prozacbear Fri 01-Feb-13 11:19:31

I'm sorry you're feeling this way, OP.

As someone who often represents the 'employer', I'm sure your work are sympathetic to your woes, but they can't be seen to be making exceptions for people just because they're finding things difficult. That said, if you can put a business case together for hours that suit your life better, they will be much more sympathetic.

For example, we have parents here on flexitime (including myself), which employers tend to be far more receptive to than missing an entire day - an hour each day 'feels' like less than someone being absent and uncontactable on a busy Friday, for example.

Ultimately, however, it is your employer's right to refuse you flexitime, and while I'm sure they do appreciate you, that may not extend to directly/indirectly losing revenue through your absence.

Aside from this, I agree with flowery - your hours and holiday are generous, so the issue lies at home. Whether or not your DH's job is more important, or pays more, you still have a right to fulfill yourself through work.

janey68 Fri 01-Feb-13 18:02:40

Agree with the advice above. Your work hours are not excessive at all, and I assume your children are school age as you mentioned having been at home when they were young. It's not that the workload is unreasonable- its the fact that you are doing everything else on top! If your dh earns ten times your wages then surely you can afford a cleaner and maybe even pay for some after school care so you get a bit of a breather. It would be ridiculous for you to give up work and have nothing rather than negotiate with your dh so that there's a better balance

TheDoctrineOfSciAndNatureClub Sat 02-Feb-13 10:18:44

What everyone else said about hiring a cleaner, outsourcing ironing, ensuring DH pulls his weight at weekends.

DH and I both work, both do house and childcare. If one if us did it all,
We'd go mad.

What are your current childcare arrangements? Can you extend the childcare cover to 6pm a couple of days a week so that you can catch up on yourself/have a rest etc?

If you want to work four days a week you need to put in a flexible working request but it can be declined if there is a good business reason.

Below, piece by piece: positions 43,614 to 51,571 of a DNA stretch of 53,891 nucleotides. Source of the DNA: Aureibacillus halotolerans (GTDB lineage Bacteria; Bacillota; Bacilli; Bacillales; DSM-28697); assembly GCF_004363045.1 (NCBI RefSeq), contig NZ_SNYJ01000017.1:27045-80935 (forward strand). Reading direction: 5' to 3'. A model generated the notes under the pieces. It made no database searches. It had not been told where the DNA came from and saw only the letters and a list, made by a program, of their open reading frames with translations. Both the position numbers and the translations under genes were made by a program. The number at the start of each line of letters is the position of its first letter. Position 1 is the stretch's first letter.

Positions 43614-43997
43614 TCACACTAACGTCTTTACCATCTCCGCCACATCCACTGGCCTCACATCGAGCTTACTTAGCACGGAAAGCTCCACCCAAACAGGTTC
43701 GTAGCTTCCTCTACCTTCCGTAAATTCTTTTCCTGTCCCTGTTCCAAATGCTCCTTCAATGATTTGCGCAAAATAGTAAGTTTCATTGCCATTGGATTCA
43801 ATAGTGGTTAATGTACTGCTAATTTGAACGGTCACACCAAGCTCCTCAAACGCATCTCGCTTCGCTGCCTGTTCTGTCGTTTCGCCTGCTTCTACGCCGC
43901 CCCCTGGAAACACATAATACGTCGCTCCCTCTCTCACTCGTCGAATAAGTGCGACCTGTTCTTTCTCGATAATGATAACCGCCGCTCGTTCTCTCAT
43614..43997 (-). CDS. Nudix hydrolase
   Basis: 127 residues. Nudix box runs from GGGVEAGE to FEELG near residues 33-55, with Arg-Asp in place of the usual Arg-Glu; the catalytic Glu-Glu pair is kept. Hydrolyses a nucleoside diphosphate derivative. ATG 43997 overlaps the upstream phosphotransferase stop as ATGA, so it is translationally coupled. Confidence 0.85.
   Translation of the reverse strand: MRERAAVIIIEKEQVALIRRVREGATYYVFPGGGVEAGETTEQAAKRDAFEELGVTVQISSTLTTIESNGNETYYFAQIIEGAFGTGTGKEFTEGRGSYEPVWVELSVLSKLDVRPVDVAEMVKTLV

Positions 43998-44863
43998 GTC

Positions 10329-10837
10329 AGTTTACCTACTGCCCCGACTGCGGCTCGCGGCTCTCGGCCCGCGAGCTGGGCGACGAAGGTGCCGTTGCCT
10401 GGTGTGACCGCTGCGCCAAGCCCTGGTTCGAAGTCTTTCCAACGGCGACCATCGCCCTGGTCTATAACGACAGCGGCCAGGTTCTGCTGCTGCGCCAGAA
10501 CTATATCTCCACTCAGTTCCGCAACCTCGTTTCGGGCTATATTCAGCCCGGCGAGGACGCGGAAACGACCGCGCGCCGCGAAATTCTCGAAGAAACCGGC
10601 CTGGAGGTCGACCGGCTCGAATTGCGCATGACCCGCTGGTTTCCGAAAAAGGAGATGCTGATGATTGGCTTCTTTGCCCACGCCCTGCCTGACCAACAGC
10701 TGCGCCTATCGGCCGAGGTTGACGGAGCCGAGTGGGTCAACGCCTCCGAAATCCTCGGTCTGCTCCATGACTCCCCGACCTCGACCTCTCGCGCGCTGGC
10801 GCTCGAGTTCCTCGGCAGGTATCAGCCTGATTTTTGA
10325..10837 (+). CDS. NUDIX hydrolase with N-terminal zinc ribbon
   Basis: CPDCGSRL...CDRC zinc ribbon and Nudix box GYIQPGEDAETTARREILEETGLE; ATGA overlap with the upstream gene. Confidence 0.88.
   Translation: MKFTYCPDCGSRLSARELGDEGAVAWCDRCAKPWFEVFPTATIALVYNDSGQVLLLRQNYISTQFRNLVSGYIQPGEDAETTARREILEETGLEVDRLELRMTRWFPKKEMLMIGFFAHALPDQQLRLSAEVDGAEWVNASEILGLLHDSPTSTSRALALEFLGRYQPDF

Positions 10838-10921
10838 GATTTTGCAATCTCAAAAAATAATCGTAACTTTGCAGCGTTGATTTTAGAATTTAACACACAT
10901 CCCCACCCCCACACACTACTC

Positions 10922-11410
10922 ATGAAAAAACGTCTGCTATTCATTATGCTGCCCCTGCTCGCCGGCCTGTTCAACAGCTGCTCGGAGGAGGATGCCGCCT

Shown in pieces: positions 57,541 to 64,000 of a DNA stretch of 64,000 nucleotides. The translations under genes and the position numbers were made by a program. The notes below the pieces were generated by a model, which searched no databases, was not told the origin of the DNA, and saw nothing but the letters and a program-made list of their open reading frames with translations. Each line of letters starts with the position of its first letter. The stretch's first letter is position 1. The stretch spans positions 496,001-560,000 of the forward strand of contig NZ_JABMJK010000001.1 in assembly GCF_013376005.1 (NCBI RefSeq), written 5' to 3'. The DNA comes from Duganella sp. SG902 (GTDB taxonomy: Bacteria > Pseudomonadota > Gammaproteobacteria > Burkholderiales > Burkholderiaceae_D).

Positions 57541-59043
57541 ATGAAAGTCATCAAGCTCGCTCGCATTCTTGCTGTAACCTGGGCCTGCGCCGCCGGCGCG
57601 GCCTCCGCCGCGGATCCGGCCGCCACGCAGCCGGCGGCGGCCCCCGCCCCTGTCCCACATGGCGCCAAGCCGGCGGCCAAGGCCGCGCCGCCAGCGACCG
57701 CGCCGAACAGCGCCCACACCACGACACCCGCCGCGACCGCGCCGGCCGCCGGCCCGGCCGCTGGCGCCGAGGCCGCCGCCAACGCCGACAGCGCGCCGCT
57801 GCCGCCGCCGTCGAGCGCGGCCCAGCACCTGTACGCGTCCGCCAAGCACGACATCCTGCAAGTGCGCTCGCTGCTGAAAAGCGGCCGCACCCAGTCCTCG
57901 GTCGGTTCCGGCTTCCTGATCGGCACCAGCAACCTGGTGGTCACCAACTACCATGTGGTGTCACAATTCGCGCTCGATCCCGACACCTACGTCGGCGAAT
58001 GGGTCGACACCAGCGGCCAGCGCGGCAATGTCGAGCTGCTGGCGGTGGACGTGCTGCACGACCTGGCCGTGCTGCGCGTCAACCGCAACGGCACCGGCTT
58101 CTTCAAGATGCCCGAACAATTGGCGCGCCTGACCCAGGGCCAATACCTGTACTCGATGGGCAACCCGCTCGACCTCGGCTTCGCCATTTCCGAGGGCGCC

LovesBeingWokenEveryNight Sun 03-Feb-13 08:30:12

Can I ask you what did you want the director to say? How can he help you?

flow4 Sun 03-Feb-13 15:17:33

I am sympathetic. I can't manage full-time office hours myself, though my kids are both teenagers (somehow my teens seem to get ill, have appointments and have more crises than they did when they were younger! confused ) I often work full-time, or more; but I only manage it by having a part-time contract so the extra hours I do are just that - extra - and I never feel like I'm letting anyone down.

I also work flexibly and from home sometimes. Is there any possibility that you could work from home, say one day per week? I am more productive at home (our office is full of distractions) and without the commute, I can work for at least an extra hour. I also often work til the kids get home, stop to cook tea and do the other things they need, and then start work again for another 2-3 hours in the evening. I am a manager, and many of my team also work from home occasionally, and two have a regular arrangement where they work from home one day per week.

BTW, your holiday is not 'generous' - people who work 5 days per week are entitled to 5.6 weeks paid holiday per year - i.e. 28 days (including bank hols). There are 8 bank hols per year (usually), so your 20 days are the legal minimum - assuming you are also getting the bank hols off.